Feeling restored, we continue our walk through the tortuous alleys of the Muslim quarter. It’s very lively and has a typical souk atmosphere. We make our way up a dark alley chock full of Muslim tea rooms and sweet shops but are stopped in our tracks by armed guards as the alley leads to the Al Aqsa Mosque grounds where infidels are forbidden. So we turn back and head for the Church of the Holy Sepulchre, but it seems the Christian sites are almost as unreachable. Hordes of Christian pilgrims armed with thick bunches of taper candles are stopped by police roadblocks in every alley as they try to approach the church. We learn later that this is because of the sheer volume of people here for Easter. Ryo and Sandra start to feel crowed and oppressed… kind of like Varanasi in India but without the burning bodies. Unlike Skye who can see over people’s heads, being small and immersed in a solid crowd of worshippers squeezed in tiny alleyways is really daunting… you have to be a true believer to tolerate it, but Ryo and Sandra are not transported by their faith and simply want out.
Skye manages to lead the family through throngs of humanity to the Jaffa Gate where an impressive phalanx of police and soldiers direct people out of the old town towards the exit. Mom and son take refuge in the sunny courtyard of an old hotel on a quiet alley and Skye decides to resume his quest for the Holy Sepulchre. After winding his way through dozens of alleyways, to his surprise he emerges at the site and is sucked into the church with the throngs of worshippers. With his feet barely touching ground he sways with the fervour of the crowds inside the dark church, chanting and brandishing flaming torches. Conscious of the need to get back to our driver on time, and unsure of how to leave he spies a small group of young priests forcing themselves upstream against the tide of humanity and quickly follows in their wake. He emerges into daylight just in time to navigate back through the labyrinth of alleys, pick up the family at the hotel, and head to the meeting point with Samir at the Jaffa Gate. The traffic is total fauda (chaos), and Samir wisely parked a few streets away letting us get out of town pretty quickly.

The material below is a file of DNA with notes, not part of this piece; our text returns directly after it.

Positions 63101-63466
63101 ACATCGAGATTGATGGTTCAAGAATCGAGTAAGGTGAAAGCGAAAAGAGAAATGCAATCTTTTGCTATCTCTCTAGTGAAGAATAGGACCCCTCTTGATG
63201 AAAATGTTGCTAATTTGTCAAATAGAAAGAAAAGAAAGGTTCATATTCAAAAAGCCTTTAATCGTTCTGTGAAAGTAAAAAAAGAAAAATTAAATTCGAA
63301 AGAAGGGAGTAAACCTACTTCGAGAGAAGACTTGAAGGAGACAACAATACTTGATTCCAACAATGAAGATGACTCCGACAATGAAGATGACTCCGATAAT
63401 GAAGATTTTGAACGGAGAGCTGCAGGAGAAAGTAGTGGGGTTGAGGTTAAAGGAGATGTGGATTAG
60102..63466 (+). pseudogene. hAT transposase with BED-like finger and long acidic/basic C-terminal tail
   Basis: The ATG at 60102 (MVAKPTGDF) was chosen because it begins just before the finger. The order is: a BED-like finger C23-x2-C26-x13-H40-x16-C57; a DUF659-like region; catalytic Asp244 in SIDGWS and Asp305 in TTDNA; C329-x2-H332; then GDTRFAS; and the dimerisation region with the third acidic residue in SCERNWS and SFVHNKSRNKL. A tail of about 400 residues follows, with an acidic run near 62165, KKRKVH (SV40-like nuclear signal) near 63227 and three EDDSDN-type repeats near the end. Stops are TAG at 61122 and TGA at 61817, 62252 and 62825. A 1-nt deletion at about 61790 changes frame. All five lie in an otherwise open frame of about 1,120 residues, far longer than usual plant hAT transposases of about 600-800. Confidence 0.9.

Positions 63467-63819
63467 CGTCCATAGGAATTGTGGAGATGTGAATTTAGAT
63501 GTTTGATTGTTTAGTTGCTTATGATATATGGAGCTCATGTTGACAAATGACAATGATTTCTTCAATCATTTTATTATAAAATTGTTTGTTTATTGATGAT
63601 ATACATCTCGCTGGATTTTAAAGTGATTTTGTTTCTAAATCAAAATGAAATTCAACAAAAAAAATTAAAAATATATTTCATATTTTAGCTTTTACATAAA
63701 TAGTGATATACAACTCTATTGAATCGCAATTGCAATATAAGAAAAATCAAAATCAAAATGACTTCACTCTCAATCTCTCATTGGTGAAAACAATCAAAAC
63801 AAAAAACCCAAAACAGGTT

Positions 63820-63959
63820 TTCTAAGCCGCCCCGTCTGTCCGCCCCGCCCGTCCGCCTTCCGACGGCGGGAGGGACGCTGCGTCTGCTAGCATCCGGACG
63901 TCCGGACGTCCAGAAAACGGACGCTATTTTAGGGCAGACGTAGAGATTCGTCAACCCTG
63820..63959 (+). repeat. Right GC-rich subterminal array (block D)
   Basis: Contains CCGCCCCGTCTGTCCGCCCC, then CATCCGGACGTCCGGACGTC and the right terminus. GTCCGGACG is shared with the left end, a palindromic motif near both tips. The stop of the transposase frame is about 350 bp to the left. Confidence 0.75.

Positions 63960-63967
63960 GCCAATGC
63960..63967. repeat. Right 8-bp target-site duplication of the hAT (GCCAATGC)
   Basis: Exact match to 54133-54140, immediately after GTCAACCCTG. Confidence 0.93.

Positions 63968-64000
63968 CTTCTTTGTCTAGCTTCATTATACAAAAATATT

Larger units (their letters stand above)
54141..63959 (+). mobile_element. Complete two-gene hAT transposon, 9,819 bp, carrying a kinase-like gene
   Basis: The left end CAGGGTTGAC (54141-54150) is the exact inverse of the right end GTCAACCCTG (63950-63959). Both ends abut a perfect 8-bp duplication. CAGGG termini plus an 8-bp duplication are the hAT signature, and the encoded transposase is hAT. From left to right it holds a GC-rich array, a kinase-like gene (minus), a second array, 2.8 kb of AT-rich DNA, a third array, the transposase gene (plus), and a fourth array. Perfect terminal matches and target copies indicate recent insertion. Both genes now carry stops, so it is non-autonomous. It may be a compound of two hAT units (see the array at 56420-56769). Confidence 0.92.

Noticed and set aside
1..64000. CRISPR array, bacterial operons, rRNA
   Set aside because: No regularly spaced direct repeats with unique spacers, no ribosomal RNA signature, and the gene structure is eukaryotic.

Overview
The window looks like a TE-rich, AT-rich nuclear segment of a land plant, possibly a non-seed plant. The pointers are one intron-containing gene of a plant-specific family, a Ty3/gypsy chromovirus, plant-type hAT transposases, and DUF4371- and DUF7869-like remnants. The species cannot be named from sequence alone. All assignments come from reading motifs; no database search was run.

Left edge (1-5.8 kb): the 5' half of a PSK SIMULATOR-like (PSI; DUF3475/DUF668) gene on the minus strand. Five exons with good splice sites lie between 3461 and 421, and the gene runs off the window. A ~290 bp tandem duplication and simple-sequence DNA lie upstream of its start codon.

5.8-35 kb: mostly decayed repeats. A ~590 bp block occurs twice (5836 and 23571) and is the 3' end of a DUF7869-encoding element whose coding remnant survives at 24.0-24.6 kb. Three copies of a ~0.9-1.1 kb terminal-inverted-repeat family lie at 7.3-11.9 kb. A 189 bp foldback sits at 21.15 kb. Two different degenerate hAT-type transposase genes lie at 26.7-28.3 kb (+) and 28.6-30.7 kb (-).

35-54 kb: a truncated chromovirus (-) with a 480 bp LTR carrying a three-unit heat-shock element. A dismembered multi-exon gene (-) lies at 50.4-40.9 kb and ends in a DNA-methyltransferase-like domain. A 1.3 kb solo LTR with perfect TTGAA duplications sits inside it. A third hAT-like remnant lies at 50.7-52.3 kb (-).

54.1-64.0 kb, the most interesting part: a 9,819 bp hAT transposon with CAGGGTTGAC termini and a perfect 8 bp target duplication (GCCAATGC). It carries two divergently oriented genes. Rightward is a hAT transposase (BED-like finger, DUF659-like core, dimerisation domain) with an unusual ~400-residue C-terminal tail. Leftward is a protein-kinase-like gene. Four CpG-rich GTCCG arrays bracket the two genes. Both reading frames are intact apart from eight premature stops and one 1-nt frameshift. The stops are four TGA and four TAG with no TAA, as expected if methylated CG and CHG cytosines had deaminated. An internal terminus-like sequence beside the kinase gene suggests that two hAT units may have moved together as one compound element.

He then takes us back up Mount of the Olives to our hotel. While the view of the old town is nice, the building is 1970’s ugly and the lobby is uninviting. But our rooms have been recently renovated so it’s not bad. Ryo, after realizing there is wifi only in the common areas, is determined to go straight to the lounge where he settles down with his tablet to watch bloopers on YouTube. Skye can’t find anyone at the restaurant or the bar and has to visit the reception to ask how to get our fix. Some old guys pops out of who knows where and sets us up with a couple of beers and a Coke for Ryo. As the sun sets on old Jerusalem, we head for the dinner buffet but aren’t keen on sitting in the big dining room full of tour groups from China, Ivory Coast and other exotic places. The bistro next door is completely empty and the kindly waiter says “hey, you sit here, you sit there, where you like, no problem!” and so we enjoy a very quiet meal all by ourselves.
Our blog is calling, but in order to post it we have to return to the lounge area. It’s packed with the Ivory Coast delegation who seem to be monopolizing the internet bandwidth, and we’re struggling to get online. Luckily they soon all troop off for evening mass and Skye manages to upload yesterday’s account before going to bed.